Testimony of Rachel Metz Data and Research Manager before the Committee on Human Services Council of the District of Columbia

February 24, 2022
Person Testifying: Rachel Metz
Title: Data and Research Manager, DC Action
Testimony Heard By: Committee on Human Services Council

Hello Councilmember Nadeau and members of the Committee on Human Services. Thank you for the opportunity to address the DC Council as it reviews the Department of Human Services (DHS) performance for Fiscal Year 2022. I am Rachel Metz, the Data and Research Manager at DC Action.

DC Action uses research, data, and a racial equity lens to break down barriers that stand in the way of all kids reaching their full potential. Our collaborative advocacy initiatives bring the power of young people and all residents to raise their voices to create change. We are also the home of DC KIDS COUNT, an online resource that tracks key indicators of child and youth well-being.

Councilmember Nadeau, we want to express our appreciation for recertification in the Healthcare Alliance being permitted entirely by phone this year, as well as for some improvements to accessibility on the DHS website as more documents are translated into Spanish. Our organization is invested in the effectiveness of the DC Healthcare Alliance because many families with children in the District utilize the program for much-needed health services since they are not eligible for Medicaid. While the phone recertification and additional document translations are important steps, we remain concerned about the challenges that many families faced with the Alliance once recertification requirements resumed at the end of the legal public health emergency period.

These are challenges that are well documented and acknowledged by Deputy Mayor for Health and Human Services Wayne Turnage, as we all learned when the CityPaper reported on an email of his that noted 7,000 Alliance enrollees – one in three – were decertified this fall. Though most were reinstated by DHS, the bureaucratic confusion and delays involved in the reenrollment process left District residents scrambling to address basic health needs. We are especially concerned about the potential impact on pregnant residents who may have missed out on prenatal care. While it was a positive move for DHS to reinstate these program participants, it is clear that longer-term systemic solutions are needed to ensure health equity moving forward.

One part of the solution would be to require recertification in the Alliance only once–rather than twice–a year. Even if recertification is only required once a year, however, it shouldn’t be hindered by language accessibility. To ensure that language barriers do not prevent residents from receiving health care, DHS must make several improvements.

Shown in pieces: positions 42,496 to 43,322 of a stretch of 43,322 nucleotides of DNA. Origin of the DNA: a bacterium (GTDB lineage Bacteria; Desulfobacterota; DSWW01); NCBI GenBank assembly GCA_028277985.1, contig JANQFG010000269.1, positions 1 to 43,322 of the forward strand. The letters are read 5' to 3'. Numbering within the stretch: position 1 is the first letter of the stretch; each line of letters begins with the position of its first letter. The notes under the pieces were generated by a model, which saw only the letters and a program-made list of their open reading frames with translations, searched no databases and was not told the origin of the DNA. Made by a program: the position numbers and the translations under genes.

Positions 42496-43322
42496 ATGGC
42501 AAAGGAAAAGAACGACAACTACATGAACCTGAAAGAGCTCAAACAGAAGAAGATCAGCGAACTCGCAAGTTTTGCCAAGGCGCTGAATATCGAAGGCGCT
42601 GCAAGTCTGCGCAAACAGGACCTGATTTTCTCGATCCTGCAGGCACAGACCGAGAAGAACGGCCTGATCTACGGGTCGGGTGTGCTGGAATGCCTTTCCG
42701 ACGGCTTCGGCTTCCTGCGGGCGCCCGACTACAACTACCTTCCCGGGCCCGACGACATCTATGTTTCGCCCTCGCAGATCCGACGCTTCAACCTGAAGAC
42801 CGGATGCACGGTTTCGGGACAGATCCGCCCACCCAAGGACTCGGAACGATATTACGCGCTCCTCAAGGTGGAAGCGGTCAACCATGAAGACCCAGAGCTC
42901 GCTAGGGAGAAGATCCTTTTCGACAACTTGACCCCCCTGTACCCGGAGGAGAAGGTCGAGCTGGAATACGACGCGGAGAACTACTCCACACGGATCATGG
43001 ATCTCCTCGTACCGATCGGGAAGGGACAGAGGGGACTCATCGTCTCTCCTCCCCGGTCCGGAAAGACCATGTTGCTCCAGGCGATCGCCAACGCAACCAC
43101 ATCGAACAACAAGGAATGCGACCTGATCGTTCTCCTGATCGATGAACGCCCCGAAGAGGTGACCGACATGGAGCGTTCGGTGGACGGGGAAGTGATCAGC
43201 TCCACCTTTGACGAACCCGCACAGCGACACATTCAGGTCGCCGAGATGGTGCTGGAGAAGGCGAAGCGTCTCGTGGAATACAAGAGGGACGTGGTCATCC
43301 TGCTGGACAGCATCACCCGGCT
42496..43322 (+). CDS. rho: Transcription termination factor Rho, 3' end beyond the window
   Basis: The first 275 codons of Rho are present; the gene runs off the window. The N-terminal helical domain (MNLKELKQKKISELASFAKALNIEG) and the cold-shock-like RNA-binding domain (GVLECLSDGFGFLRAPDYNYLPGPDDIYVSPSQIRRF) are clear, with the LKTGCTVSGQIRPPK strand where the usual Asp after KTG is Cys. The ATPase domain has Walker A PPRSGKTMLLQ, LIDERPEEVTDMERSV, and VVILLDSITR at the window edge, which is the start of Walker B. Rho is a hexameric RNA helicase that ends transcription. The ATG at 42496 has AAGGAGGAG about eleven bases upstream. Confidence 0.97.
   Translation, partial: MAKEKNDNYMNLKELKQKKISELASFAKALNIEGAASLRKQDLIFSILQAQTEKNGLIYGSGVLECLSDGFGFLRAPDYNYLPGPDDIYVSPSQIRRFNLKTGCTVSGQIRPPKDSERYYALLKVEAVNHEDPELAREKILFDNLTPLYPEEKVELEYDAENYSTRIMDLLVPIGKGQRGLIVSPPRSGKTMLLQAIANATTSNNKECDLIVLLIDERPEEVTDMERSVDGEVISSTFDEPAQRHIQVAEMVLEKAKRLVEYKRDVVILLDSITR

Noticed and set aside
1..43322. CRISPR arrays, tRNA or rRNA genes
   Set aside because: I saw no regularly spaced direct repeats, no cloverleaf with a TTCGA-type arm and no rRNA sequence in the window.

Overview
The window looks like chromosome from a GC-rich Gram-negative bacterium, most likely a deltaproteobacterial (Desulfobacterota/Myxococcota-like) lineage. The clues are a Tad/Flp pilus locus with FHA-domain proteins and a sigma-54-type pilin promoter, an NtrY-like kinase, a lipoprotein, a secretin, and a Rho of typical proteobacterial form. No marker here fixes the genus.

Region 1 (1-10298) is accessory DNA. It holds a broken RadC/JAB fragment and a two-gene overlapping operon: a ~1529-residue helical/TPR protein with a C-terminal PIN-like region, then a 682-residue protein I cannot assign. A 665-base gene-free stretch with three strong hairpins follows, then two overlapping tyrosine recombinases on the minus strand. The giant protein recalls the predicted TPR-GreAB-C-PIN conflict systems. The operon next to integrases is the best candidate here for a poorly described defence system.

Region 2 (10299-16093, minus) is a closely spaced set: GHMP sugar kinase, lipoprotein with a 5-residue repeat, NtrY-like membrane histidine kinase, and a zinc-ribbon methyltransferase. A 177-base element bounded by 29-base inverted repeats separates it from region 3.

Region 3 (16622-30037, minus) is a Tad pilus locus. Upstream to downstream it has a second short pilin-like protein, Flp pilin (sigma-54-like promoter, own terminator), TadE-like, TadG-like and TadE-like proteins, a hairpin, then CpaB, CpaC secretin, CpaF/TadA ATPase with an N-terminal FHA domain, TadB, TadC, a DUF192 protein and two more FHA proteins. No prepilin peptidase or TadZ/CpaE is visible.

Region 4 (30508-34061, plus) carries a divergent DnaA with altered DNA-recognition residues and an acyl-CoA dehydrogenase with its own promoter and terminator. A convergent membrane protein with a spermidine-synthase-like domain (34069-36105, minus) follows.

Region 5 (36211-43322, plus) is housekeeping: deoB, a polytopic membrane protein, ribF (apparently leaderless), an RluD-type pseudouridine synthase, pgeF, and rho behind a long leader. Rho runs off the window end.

1. Consistently send participants notifications in their primary language instead of just in English. Anecdotally we have heard that this was a problem this fall.
  2. Make the web portal application and recertification forms available in multiple languages rather than just in English.
  3. Work to make linked documents available in Amharic and other regional common languages (though we appreciate the work to make more of them available in Spanish).
  4. Staff telephone lines at a level that allows applicants and re-certifiers to get support in their primary language immediately, or at least on the same day.
  5. Provide applicants with information about the status of their application or recertification. Many community members seek out support from community-based organizations when they do not hear back from DHS, only to discover that a document did not upload correctly, additional documentation is needed, or other issues–which are fixable if there is clear communication–have delayed their applications. This would require providing applicants with a confirmation number or receipt when they submit materials.

When these things don’t happen it has real world consequences. When agencies fail at something as basic as enrollment and certification,  residents  with physical disabilities,  who are isolated and lack access to transportation, and residents with limited English proficiency are often the first to lose out. We all know that the reason District leaders instituted the Alliance in the first place is due to the xenophobia embedded into federal polices that make many immigrants ineligible for federal benefit programs including Medicaid. Its existence aims to close racial equity gaps in health outcomes: roughly half of Alliance participants are Latinx and just under one-fifth are Black. Let’s make sure that the process of enrolling and re-certifying doesn’t undercut the goals of the program.

I cannot say why DHS struggled so much with Alliance recertification this fall; that is a question best directed to the agency. If, however, it is a capacity issue, we recommend increasing FTEs – for staffing levels, translation of materials, or whatever other areas the agency identifies as challenges – to address these issues.